Q: What are hackles, sickles, and saddles?
A: Hackles, sickles, saddles: these are all terms referring to different types of chicken feathers.
"Hackles" are the feathers around the neck. Here's a photo of the hackles on a hen. In this photo, the hackles are black:
With roosters, the hackles are long and thin. For instance, here's a rooster. He has hackle feathers around his neck, but if you look closely, you'll see they are far more magnificent, iridescent even, although they're not a spectacular color.
When roosters face off with an opponent, all their hackles will stand up in order to make themselves look larger and more intimidating. If you say something "got your hackles up," you mean that it got you ready to fight!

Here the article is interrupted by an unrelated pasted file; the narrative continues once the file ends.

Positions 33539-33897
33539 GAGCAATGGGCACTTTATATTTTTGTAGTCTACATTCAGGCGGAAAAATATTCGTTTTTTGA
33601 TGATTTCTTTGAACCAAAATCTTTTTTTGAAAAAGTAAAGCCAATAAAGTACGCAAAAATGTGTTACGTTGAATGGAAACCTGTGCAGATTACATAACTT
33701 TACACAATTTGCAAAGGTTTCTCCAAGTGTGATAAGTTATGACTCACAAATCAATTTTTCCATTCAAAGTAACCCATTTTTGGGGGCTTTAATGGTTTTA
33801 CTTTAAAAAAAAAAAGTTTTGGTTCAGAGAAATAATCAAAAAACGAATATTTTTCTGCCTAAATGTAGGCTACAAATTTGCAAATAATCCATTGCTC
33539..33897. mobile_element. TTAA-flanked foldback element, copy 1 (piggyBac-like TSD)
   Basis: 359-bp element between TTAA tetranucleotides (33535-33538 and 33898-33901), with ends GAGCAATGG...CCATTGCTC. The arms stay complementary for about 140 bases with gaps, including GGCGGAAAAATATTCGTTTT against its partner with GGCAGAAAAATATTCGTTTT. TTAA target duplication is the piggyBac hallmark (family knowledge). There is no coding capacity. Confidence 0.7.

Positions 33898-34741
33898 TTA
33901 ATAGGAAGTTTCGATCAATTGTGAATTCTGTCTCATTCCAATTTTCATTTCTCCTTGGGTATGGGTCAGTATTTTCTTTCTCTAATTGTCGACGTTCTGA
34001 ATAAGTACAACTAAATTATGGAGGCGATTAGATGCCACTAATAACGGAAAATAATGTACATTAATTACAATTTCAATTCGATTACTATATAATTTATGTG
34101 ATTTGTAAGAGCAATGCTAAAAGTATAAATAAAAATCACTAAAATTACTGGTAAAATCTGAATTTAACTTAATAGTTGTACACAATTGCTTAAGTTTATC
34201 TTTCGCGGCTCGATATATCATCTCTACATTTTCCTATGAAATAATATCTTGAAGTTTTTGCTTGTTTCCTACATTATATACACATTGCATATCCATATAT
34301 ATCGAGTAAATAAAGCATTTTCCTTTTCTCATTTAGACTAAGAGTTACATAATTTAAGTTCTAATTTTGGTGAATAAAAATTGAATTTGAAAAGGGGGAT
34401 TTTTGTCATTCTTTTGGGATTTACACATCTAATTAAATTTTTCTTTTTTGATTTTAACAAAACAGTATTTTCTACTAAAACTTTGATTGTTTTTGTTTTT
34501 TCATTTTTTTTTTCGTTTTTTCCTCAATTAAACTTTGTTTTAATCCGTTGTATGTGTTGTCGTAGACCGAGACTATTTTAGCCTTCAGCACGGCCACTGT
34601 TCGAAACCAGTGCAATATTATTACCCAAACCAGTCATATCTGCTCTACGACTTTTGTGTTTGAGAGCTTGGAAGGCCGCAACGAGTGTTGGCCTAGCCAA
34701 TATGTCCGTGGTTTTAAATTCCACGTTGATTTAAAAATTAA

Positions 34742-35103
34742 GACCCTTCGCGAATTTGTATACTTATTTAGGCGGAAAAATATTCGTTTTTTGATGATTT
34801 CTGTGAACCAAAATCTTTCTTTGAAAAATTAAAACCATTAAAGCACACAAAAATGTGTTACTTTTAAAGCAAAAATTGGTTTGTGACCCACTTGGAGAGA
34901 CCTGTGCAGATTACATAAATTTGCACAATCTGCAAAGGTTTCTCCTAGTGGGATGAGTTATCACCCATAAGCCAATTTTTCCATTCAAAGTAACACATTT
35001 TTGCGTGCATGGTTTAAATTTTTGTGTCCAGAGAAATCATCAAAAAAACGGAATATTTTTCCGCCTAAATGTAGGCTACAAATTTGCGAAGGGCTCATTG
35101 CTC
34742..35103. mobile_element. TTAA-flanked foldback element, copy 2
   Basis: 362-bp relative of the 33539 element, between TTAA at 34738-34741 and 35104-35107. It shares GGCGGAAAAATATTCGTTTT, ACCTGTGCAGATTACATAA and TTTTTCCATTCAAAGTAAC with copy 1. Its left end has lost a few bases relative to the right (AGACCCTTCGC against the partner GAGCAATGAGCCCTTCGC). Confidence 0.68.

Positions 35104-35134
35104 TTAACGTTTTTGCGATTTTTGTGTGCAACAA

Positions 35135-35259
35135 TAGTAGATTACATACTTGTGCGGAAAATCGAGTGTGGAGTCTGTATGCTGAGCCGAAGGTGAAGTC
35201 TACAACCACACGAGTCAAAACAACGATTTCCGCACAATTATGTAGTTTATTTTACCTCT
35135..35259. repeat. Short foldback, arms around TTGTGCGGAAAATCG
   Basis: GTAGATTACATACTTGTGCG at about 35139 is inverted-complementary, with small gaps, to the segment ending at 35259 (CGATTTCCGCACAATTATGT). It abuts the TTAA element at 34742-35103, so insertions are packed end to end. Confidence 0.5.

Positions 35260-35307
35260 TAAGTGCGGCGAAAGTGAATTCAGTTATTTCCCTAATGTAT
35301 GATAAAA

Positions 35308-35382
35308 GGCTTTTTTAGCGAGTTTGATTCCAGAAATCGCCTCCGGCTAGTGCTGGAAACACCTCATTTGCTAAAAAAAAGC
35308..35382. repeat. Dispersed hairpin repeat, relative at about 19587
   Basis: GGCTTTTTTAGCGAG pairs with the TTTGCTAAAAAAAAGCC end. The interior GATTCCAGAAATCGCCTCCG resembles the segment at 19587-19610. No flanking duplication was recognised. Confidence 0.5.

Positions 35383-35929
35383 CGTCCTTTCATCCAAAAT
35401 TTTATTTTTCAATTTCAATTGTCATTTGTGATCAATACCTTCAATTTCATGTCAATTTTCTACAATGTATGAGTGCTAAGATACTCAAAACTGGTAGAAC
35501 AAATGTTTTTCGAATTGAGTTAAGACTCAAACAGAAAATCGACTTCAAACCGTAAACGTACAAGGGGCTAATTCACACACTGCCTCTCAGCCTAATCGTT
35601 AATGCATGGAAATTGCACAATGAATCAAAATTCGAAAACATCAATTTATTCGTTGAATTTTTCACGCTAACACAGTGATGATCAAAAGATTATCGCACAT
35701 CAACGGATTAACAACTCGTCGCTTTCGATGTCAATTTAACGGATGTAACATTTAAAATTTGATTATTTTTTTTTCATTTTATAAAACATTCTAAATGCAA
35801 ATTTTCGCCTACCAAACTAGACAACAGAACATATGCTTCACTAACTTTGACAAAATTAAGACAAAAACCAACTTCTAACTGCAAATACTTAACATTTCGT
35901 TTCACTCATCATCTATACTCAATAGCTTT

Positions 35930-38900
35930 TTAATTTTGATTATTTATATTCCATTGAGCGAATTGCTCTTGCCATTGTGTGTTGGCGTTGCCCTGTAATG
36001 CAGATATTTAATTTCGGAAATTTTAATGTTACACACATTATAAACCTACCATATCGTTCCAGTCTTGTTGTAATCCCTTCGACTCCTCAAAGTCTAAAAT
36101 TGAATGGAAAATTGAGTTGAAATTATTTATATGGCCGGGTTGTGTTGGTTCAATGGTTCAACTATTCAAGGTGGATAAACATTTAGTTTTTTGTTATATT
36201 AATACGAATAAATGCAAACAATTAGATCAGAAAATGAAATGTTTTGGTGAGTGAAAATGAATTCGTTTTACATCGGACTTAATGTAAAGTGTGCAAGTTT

Sickles and the long, curling, showy feathers of the tail of a rooster.
This doesn't refer to ALL the tail feathers, only the ones on the sides with the curving shape of a sickle. You can see them above, the long ones hanging down. Hens don't have proper sickles in their tails. Their tails are shorter, and the tail feathers are generally straight.
Saddle feathers are the feathers in front of the tail. Both hens and roosters have saddles, but in a rooster the feathers are longer, softer, and pointier. Many fly tiers use saddle feathers to tie make lures with.
In the above photo, the saddle feathers are white and spill out on either side of the tail.